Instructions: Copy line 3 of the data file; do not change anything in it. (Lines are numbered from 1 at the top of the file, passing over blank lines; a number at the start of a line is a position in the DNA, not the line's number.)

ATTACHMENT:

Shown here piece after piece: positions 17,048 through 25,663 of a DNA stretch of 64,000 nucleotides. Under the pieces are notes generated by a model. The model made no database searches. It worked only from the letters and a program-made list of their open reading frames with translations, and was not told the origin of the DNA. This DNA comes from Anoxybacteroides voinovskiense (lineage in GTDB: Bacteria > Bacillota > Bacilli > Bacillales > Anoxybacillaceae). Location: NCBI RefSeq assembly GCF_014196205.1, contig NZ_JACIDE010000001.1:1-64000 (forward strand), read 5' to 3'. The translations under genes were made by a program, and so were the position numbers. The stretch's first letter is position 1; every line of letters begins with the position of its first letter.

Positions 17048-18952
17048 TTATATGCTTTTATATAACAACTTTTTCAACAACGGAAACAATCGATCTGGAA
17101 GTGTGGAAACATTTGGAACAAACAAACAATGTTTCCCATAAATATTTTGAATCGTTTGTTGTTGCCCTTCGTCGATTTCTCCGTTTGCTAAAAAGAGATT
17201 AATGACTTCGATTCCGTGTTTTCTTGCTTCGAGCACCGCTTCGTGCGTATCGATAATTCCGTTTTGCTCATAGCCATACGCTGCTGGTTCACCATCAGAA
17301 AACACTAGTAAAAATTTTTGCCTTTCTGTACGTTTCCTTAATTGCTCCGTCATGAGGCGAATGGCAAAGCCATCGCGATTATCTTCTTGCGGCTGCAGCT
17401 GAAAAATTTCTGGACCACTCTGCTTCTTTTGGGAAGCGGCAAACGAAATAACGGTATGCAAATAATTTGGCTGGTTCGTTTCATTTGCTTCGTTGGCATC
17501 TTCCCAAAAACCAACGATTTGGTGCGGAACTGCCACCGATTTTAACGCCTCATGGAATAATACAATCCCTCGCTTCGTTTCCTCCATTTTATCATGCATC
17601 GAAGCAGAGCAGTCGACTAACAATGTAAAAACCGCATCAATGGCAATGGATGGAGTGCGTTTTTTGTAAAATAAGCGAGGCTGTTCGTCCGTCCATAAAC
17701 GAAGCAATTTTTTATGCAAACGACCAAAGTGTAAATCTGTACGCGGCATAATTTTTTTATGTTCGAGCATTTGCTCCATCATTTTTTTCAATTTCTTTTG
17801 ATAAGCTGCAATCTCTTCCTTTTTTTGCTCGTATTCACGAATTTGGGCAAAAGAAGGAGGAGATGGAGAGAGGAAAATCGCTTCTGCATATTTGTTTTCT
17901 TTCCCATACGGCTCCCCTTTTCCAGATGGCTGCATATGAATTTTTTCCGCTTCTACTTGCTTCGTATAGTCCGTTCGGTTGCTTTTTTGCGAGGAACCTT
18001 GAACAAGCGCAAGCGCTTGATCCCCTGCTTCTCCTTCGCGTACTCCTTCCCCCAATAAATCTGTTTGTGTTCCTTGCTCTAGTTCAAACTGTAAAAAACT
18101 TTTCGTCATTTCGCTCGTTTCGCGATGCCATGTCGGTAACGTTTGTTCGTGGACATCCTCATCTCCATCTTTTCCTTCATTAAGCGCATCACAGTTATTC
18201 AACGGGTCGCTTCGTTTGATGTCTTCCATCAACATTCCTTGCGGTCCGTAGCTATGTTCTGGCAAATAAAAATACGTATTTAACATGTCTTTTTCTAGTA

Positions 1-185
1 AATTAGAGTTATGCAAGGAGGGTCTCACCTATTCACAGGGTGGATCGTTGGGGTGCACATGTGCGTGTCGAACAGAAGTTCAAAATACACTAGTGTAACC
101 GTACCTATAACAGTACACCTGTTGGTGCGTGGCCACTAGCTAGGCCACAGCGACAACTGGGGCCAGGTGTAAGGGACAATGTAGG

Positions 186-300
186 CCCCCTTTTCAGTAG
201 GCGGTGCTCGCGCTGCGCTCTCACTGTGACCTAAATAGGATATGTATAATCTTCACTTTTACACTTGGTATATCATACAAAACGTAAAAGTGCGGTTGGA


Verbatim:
17048 TTATATGCTTTTATATAACAACTTTTTCAACAACGGAAACAATCGATCTGGAA